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The central times. (Dunn, Harnett Co., N.C.) 1891-1895, March 01, 1894, Image 1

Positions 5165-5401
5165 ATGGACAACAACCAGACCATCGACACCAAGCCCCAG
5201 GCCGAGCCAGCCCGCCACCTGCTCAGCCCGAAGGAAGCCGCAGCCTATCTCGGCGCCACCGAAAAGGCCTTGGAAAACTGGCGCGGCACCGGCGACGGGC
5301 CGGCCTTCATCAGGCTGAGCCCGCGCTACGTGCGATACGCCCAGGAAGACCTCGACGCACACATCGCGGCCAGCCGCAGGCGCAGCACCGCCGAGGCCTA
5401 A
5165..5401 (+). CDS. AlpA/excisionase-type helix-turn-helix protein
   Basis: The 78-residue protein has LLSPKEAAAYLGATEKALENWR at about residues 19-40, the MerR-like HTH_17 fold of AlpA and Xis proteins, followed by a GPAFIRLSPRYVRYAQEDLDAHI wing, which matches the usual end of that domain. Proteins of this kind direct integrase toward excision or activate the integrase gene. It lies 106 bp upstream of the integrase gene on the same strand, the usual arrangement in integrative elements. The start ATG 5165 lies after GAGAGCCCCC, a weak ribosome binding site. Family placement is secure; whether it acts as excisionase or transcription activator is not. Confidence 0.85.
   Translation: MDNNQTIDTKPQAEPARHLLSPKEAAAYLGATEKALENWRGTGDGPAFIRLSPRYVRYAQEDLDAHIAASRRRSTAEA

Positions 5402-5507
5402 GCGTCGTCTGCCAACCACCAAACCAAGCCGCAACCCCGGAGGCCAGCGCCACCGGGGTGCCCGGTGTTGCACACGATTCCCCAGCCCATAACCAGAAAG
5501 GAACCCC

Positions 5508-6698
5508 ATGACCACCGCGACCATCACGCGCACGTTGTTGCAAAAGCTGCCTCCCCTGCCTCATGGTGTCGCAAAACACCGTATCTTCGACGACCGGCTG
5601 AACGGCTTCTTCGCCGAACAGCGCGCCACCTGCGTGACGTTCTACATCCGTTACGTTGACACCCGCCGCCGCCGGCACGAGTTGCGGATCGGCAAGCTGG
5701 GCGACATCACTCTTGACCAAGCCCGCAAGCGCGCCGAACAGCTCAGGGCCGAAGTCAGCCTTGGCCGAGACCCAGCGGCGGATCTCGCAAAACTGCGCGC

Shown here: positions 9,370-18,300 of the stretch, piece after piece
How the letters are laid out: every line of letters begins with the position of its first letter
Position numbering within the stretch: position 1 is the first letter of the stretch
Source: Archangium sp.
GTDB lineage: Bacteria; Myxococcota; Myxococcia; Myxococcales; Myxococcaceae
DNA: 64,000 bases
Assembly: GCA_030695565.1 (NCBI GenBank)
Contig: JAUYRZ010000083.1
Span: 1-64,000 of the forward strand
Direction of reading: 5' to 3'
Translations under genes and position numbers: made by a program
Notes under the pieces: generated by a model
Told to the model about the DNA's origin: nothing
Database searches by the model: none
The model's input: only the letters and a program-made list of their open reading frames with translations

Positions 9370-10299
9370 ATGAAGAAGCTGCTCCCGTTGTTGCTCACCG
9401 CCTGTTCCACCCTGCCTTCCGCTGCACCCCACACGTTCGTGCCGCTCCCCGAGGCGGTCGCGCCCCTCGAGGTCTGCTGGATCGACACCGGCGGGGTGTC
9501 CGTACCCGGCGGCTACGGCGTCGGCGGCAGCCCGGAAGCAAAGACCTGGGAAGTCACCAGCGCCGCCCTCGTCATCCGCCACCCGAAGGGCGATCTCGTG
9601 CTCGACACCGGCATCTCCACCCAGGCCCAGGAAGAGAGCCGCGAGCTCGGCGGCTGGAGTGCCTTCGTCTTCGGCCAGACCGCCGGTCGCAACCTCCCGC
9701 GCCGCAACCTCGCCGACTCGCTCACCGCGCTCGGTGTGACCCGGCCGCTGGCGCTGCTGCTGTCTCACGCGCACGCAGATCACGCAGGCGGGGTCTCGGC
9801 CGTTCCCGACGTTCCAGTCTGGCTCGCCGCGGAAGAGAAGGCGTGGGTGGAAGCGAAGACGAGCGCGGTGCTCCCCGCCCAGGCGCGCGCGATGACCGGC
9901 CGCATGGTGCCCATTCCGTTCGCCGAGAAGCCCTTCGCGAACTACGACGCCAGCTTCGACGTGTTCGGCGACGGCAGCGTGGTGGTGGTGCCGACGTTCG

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THE CENTRAL TIMES. DR. J. H. DANIEL. Editor and Proprietor VOL. IV. DIRECTORY, TOWN OEFICKRS —Mayor. E. A. Par ker. Coimni>>ioii«i>. .1. H. Pope. J. C. Cox. l'. T. F. T. Moore. Attorney, F. P. Jones. Marshal. M. L. Wade. MBTnoniST—Rov. Geo. T. Simmons. Fastor Mervic«*M at 7 p. m..every Virnt Sunday, and 11 a. in. and 7 i». in. every Fourth Sunday. Vrayr meeting every Wednesday nitfht at 7 o'clock. Munday school every at 10 o'clock. O.K. (Jrauthain Superintendaut. M«*etiiitf of Sunday-school Missionary Bo cietv every 4th. Sunday afternoon. Youriff Men's I'rayer-uietting every Mon day night. FKF.B.**BYTKRI AV —REV. A.M Haasell. Pastor. Services every First and Fifth Sunday at 11 a. ni. and 7 i», in. Sunday school ev-ry Sunday evening at 2:30 o'clock, Dr, J, H. Daniel, Supereudant. DiaciPi-KR—Rev. J. -T. Harper, Pastor. Services every Third Sunday, at 11 a. in. and 7 l». in. _ , Sunday Hchool OVPRY Sunday fit » o CIOCK. Prof. W. C. Williams. Superintendant. Prayer meeting every Thursday night at 7 o'clock. MISSIONARY BAPTIST— Rev. N. B. Cobb, D. D. Pastor. „ every Second Suiuuiy at ll a. ni. and 7 p. m. . , 1A Sunday school every Sunday mrrning at JO o'clock, H. J. Taylor. Superintendant Prayer ineetiong every Thursday niyht at 5:30 o'clock. FHKK-WILL BAPTIST—Rev. J. H. Worley, Pastor. , . Services every Fourth Sunday at 11 a. m. Sunday adhool every Sunday evening at 3 o'clock. Erasmus Lee Superintendant. % PRIM ATIVK BAPTIST— Elder Burnice Wood Piistdr Services every Third Sunday at 11 a. m. and Saturday before the Third Sunday at 11 a.m .gj ii— — J EE J. T, AT RORNEV AT LAW. PUNN, N. C. Practice in all the Court*. Prompt attention to "U business. J 25 I y A NEW LAW FIRM. D. 11. McLean and J. A, Farmer nave this day associated themselves together in the practice wf law in all the courts of therState. Collections and general practice solicited. D, 11. MCLEAN, OF Lilltngtnn, N. C J. A. FARMER, of Dunn, N, C, May-! 1-93. R\U. J. H DANIEL. DUNN, HARNETT CO. N C. Practice confined to the disease ol CaniUT. Positivelly will not vis t patience at ?• distance. A pamphlet On Can *«r, Its Treat ment and Cure, will be maiied to any address tree of c aryje. ~ if. iltllOT, ATTORNEY-ATL A. W Will Practice in all tue surround ing counties. .TONESBOUO, N, C. A;>ril-21-9S. MILLINERY I] A VIC TOU EXAMEXED THE BARGAINS MISS MCKAY IS OFFERING IN LADIE'S, MISSI S AND CHIL DUEN'S HAL'S? SUE ALSO "AN ON HAND A BEAUTIFUL LINE OF VEILING. LADIES AND.MISSES CORSETS. INFANTS AND CHILDREN'S CAP>. MERINE VESTS. HOSIE RY GLOVES AND MANY OTH ER THINGS 100 NEUMERT I" I> MENTION. AND ALL AL A ' I'T'L I S • . .A; .V\ i. .^'N GUARANTEED DUXX, HARNETT CO., THURSDAY .MARCH 1 1894. A HAPPY HOME. A holy place is a home. Where loved ones are gathered round. Where mother, s re and sister* dear. And brothers and friena are found. A holv place is the hearthstone. Home's innermost, mat-s are there, Laden with bles-ed benison, And bellowed by loving prayer. A holy place is a home, What clustering j°ys abide Where the cradle of our infancy. Was rocked by our mother's side. A happy place is a home. Where chi'dren's pr'.tteriny feet, Go glancing in shade and sunshine To the music of pleasure's bent. A holv place is a home. Where the youth have wooed and won, And wed and gone to the battle Of life with full armor on. A holy plane Is a home. Where manhood has settle-l dotvn. With blessings blos-o:uin:T round him And love for a priceless crown. A holy place is a home. Whence the old and young have gone To rest from their weary lab:»r When the bait.e of life is ilone. And oh, frorr* a lovely home. When parted fr mi those we love. May we go to meet in that home Of our Father's house above! ROBERT EDMUND LKE. ♦ o ♦ A FLORIDA VENICE. 3UI Arp R'wes Over the Settlement Known eia Clear Water. lie Ooes Visiting In ft Hall Boat—Out oo Fishing Trip He Discovers That There are Thirteen In the Party. Yesterday we visited the North island, or Palmetto island, as it is call- 1, and spent a happy day. There were thirteen in the party. We dident hnow this txntil we were out at sea, and it disturbed our tranquility, a lit tle—just a liltle. Philosophy docsent drive away our superstitions. This was the longest sail we h.ive taken, and we carried enough lunch along" to feed us a week, as we thought if any thing sh -nld happen to us like there did to Robinson Crusoe we would not starve. H was a delightful sail of live mi'es. and Mr. Whitmore's little boat 4 'Columbia" plowed tlie waves eagerly and sometimes threw the pure salt water over us and made the children scream with delight. Mr. W hitinore, our Swedish sailor, said: "It vas wer ry healty—dis zalt vater." Indeed that is what gives this place its name aud reputation—the continuous ilow of pure salt water into the harbor from the numerous passes between the islands. It is always coming in aud going out, and there is stagnation. These islands are long and narrow. On the west side they are fringed with a beautiful beach, just as far as the eye can reach, and the surf is ever lashing the sands shore, leaping and lapping and foaming, coming and go ing anil moaning. The young folks brought their bathing suits along, and rejoiced in struggling with the white capped waves. Some fishermen have built a palmetto house near by which is both a shelter and a hiding place. It is prettily thatched on top and on the sides with palm leaves, the stems of which are woven and interlaced like the basket makers do it. All around are groves of palm trees wkose beauti ful umbrella tops shaded us from the sun. Beneath their shade we ate up everything we had brought. As I walked aloof tne shell covered beach I saw a man—just a small speck of a man —a mile away, ard I thought it must t>e Crusoe's man Friday. Soon I saw other specks move out from the palmettocs, and these seemed like the cannibals who were getting ready to roast a prisoner. Hut they ail plunged into the foamy waters am; Mr. \N hit more said it was a bathing part\ Dun Eden. This whole island is made of ..hells —disintegrated shells—and I should thiak would make good phos phate. Every gulf storm throws a new e -at upon it. or takes away one. The tlshermen get both profit and sport around these passes where the errouP" ers and pompano and Spanish mackerel abound. It took us oulv half au hour to make the outward trio. but much longer to return, for it was sailing against the wind, and we had to tack and retaek all the way. It was a day to IK* remembered, aud aL the thirteen were landed safe about sunuow »i- Everv day somebody goes out on one of these island excursions, for the\ are cheap—only 51.50 for the whole par».y. There arc no horses to feed or run -PROVE ALL THINGS. AND HOLD FA>f TO THAT WHICH IS GOOD. away, 110 strain on anything". Indeed there is not a single private carriage in Clear Water; no driving around and leaving cards. If you can't walk you can sail or row. It is all air and water. Spring seems fairly upon us now. The oleanders are in bloom and the odor of of the yelllew jesmine perfumes the air. Fruit-bearing- trees are all in bloom. 1 saw an alligator pcr.r tr in full blossom. It was eighteen inches in diameter. Its fruit is something be tween a banana and a muskmelon and is eaten with salt and popper. Cabba ges grow to twenty-live pounds in weight and tomatoes are large and colored to perfection. Something is growing all the year round and yet na ture seems to have her seasons here as in higher latitudes. And now let me say to numerous correspondents, who have asked a hundred questions, that I have no typewriter and can only say that I have no interest whatever di rectly or remotely in booming Clear Water. lam not a real estate agent. I have no land to sell, but the more I travel and the longer I stay the more I am satisfied with what nature has done for this place. I have an earnest desire to own a winter residence here, where my wife and others of the family can come and bask in Florida sunshine and breathe the salt air of the gulf. It is possible to live as cheaply here as anywhere and a cottage of six rooms can be built for SI,OOO. There is a good bakery here, and with good bread and butter and fish and vegetables there is no lack of food. L'nele Dan McMullen has been living here fifiy-two years and says it is certainly the healthiest region on the globe. I go to Apopka and Oakland and Kis simee this week and then to Iverness and Crystal rivt r and Brooksville, all of which are said to be lovely. lam studying Florida without a book, but somehow I have no desire to be at the grand opening of Mr. Flagler's new ho tel at Lake Wor'n. It would be a scene too bewildering for me ana too deple ting. I like such things at a distance. But I like the hospitable, unpretending towns, whose hearts are warm and the people live in close communion. These are the people who fight our battles in war and respect law and order in times of peace and preserve the common wealth. These are the humble, con tented people to whom Burns and Pope and Goldsmith paid tribute and whose graves Gray immortalized in his elegy. These people have their faults and their prejudices, but in time of trouble I would rather depend upon one of them than upon a score of purse-proud aristocrats, ilow thoughtful they are of their children's morals. "Mr. Mc- Mullen," said I, "ii it won't pay you to market these oranges why don't you make wine of them. I see it selling in town at r»0 cents a quart and it is nearly as good as sherry." "Yes." said he, *1 know it makes gook wine, but there is a lot of grand children growing up around me and ] am afraid to take the responsibility I am not a prohibitionist, but I don'l want to lead my own llesh and blooc into temptation." He lives four miles from town and the ground beneath his beautiful grove was yellow with the golden fruit. Late returns from tht sale of common oranges have discour aged the owners from gathering- and boxing and hauling to town and taking their chances with the commission mer chant. The 5,000,000 boxes that a month ago were supposed to represent 8«5,000,000 of profit will hardly reach the half of it. And yet everybody wants a grove and everybody who lives here or winters here ought to have a smaii one for home ornament and house use. I have never ceased to ad mire the exquisite beauty of an orange tree in blossom or in fruit, and if I get a home here I will have a dozen ln-ar ing trees transplanted to my lot. What is Florida for but to enjoy? This de licious climate was given it by a kind providence to restore the invalids ol more northern latitudes. How many people have I asked "what brought you here ?" and the almost invariable an swer is. "I was suiTering from lung trouble or asthma r eatarrh and I am cured." or "My father or my mother was suffering and moved here. Cer tain it is that I have improved and our little grand-child is n >w a picture of rosv health. To save one precious life is worth more than the travel anu ex pense of getting here. But how about the summer ? I don't know from experience, but our ( arters ville friends who have lived her-.- for several vears smiie at the u.ea .ie summers being any more opj restive than in upper t»eorgia. Mr. Anspauj/h and his wife both *ay that the cooling breeze from the gulf never fails them i'ay or night, and I will believe any thing they tell me. Mr. Anspaugh :• a plasterer bv trade and has held more mortar over his shoulder than an\ man in Florida. He is a homy-handed son of toil and those are the men who have no talent for lying or exaggeration. When I want the truth without dissim ulation I inquire of Lewis Ans pa ugh. Work is dull now and so he and his gooi wife are taVnnj boarders. Tfie. have fourteen in all and every one says he is content. My respect for the toil ers increases with age. Longfellow's most »euutiful poem is his tribute to the village blacksmith. Hut still there comes a time when we want more money and less work. As we near our three score year.-, and ten and the limbs get stiff and the blood gets thin ai.d coil we feel like we have fit enough as old man Candler said to l)r. Miller after the first battle of Me nassas. The old man was over seventy, bat he fought all day like a lion. That night he was nearly dead and sent for the doctor. ''Give me a discharge, doc tor, for I have tit enough." HILL ARP. P. S.—l should have stated in my last letter that the Cedartown bonds bore 15 and 7 per cent interest while the At lanta bonds were only 4 l-'Js. If the Atlanta bonds had have been 6s they would have brought lit to 12(J. HUMOROUS. 1 —"How many foreign languages can your wife speak?" ''Three—French, German and the one she talks to tha baby."—Tit-Hits. —"Are you certain that Hale is going to marry Miss Frost, of Iioston?" "Yes; he's having steam heat and stoves both in his new house." —Inter-Ocean. —"There's a peculiar thing about Mrs. Frett." "What is it?" "She has been in a pickle all her life, and yet she doesn't look well preserved." —N. Y. Press. —Benedict —"Why won't she marry yon? Is there another man In the case?" Singleton — "I'm afraid there is." "That so? Do you know who it is?" "Yes —her father."—Boston Trav eller. —She—"Do 3 r ou really and truly lovo me, Ilarrv?" lie—"Love yon? Why I even have a fondness for that nuisance of a brother of yours." She—"Oh, Harry! You have made me so happy I** —Boston Transcript. "Do you think," said Willie Wl*h ington, "that it actually hurts a man to be hit with one of Cupid's arrows?" "No," replied Belle Pepperton; "as a rule he merely becomes senseless for » time." —Washington Star. —The Emperor Francis I. of Austria was once present while two of his sons were quarreling violently. At last one of them said; "You are the greatest ass in Vienna." "Hushl" said the em peror, "you forget that I am hero."— To-Day. —Fogg—"Ther's an example of tha bottle working a man's ruin." F3-gg— "Humph! Whisky?" Fogg—"Nop; ink. Jury awarded the girl fifty thou sand dollars damages in a breach of promise suit on the strength of the let ters he wrote, and it took every cent he had to pay it" —Buffalo Courier. lrish viceroys are stripped of their sovereign attributes as soon as they reach English waters. The following story is told of Lord Houghton and a lady with whom he was acquainted. They both found themselves on board the Holyhead paeket. During the voy age from Ireland the Iftdy treated the viceroy with ceremonies So soon, however, as the packet entered Holyhead harbor she said to him: "Now, Bobby, you are no longer a vice roy, so take rnv bag and make yourself useful." —London Truth. —The earl of Derby, while walking on his own land, once met a eollier. His lordship inquired if the collier knew he was walking on his land. "Thy land? Well, I've (rot no land mysel'." was the reply, "and I'm like to walk on somebody's. Wheer did tha' get it fro'?" "Oh, n explained hit lordship, "I got it from my ancestors." "An' wheer did they it fro'?" quer ied the collier. "They gnt it frnn their ancestors." was the reply "And wheer did their an 'ej-tors ret it fro'?" "They fought fur it " "Well. \»egad.** said the collier, squaring up U> the LO bie carl, "»"il fe.gut theo for ill" Th® I»c»th of n ••WIMH." "The Man of Iron." otherwise "Giles the Wizard." wa-» one of the persons * \it to death during the witchcraft persecutions at >al m. Mass. His» real name was, Giles and at the time of his awful death h*r was an «>ld man pist eighty. When accused of I♦-np a "wizard" (which t!:e >alem 1" J. have considered tL»- masculine of "witch" he calmly met their c lar/e* and eooly informed thern tha* he would die rather lhar. a!mit that he ha-i ev»*r had communion with evil -pir.ts. H»- was put to the peine forteet tiure death by pressure with huge weight> , h:s fortitude his dying 1 moments winning for him the title in the first line. —N. V. Times. —Con-«-lat'>n. She "Oh. Georyc, that horrid Urv>-.U«. j-:rl saw you kiss me last n:«rht." He—"That s all rignt. She won t say anvthinjr. I k:>sed her, too." —D-truit Fred Pre SI.OO Per Year. In Advance j WHITE HOUSE FURNITURE The expenditures for furnishing the Wnite House have already a*» mounted to A cry near a million doU lars. Of late years the appropria tions lor this purpose have increased enormously. When John Adams be came the fir?t tenant of executive mansion Congress allowed fifteen thousand dollars for furniture. During Jelfcrson's administration an additional sum of fourteen thousand dollars was granted When Mr. Madison came in fourteen thousand dollars^more was provided for the sama object. Th*»n the British swooped down on Washington and parilv destroyed the President's horse with fire. The ca'astroph© rendered it, necessary to send twenty, six thousand dollars fur re furnish** ing. etc. To this sum thirty thous and dollars was added under Monroe. After John Quincy # Adaras was in augurated. Congress gave fourteen thousand dollars six thousand dollars extra for furnishing and finishing the east room, which up 10 that time hud l)ecn as a barn, being utilized as a laundry and nur sery. The appropriation under Jackson was twenty-six thousand dollars, under Van Huron twenty thousand under Williair Henry Harrison six thousand, under Pierce twenty-five thousand, under Huchan* an twenty thousand, and under Lin coin twentv-nine thousbiid. At the conclusion of Lincoln's term of office the j White House' was in a very bad condition. Things had been allowed to go to wreck and ruin, the furniture needed repair and renewel. and a liberal provision of moneys was required to accomplish a general restoration. Accordingly „ongress appropriated seventy s»x I thousand dollars for thibj purpose while Andrew Johnson was Presi« dent, and added fifty.nine thousand. During Grant's first term it allowed lor the same object successively sums of twenty five thousand, twens ty-five thousand, fifteen thousand, twenty-five thousand and forty-five thousand dollars. Jn the course of his second term eighty-five thousand dollars more was spent in the name way Under Hayes the amount pro vided for this object was nine thous and dollars; un h*r Garfield and Au thor one hundred and ten thousand dollars; under Cleveland. i.« hir first administration, seventy.four llious and dollars; making a grand total of nine hundred a d ninet\-eight thous and dollars thus far expended fojr furnishihu ihe hme of our Pre*i d»*nf s. A SNAKE STOin "1 ne\• rr. /.. »! ih. g n*n_ , .h ..f 'lie iu-tin t oi j-reiHfvation in man. -aid -lo ii !• ■ hou>pM»n to UM •orridor man at the Lackde, "u- iji I witnsscd a f est of it on a siearntioai. Among the passengers wa*» a man wiio had a black rattlesnake in a boa with a g!a«*« top. Th»* snake M \>r\ vicious one. an« *« u • - rik• >i _ * heftier any one, a; rra ~, j owi.ei of the re; i|t* «•,' li . one in tie crowd t*. li he « he g a-s and let tLe Mu.k* r . i litre c i.ld i.ot be i I here *as not am. v . Ihll'k !' an traS\ ' i « t Ole l|g «» . « he it « i r. ew what i ti v ■ l . ii «l I • it . i , . •*. ': *'l j*'' !. . 'I U i" I*ll ft ::•>•* \ i: ehcti ii«i. It 8 mpu r'juhl not be »: i.e. Si M net ►troi)«jtr than utti'i mi' v ill i« T.l r tt,r b*r *!." NO. I.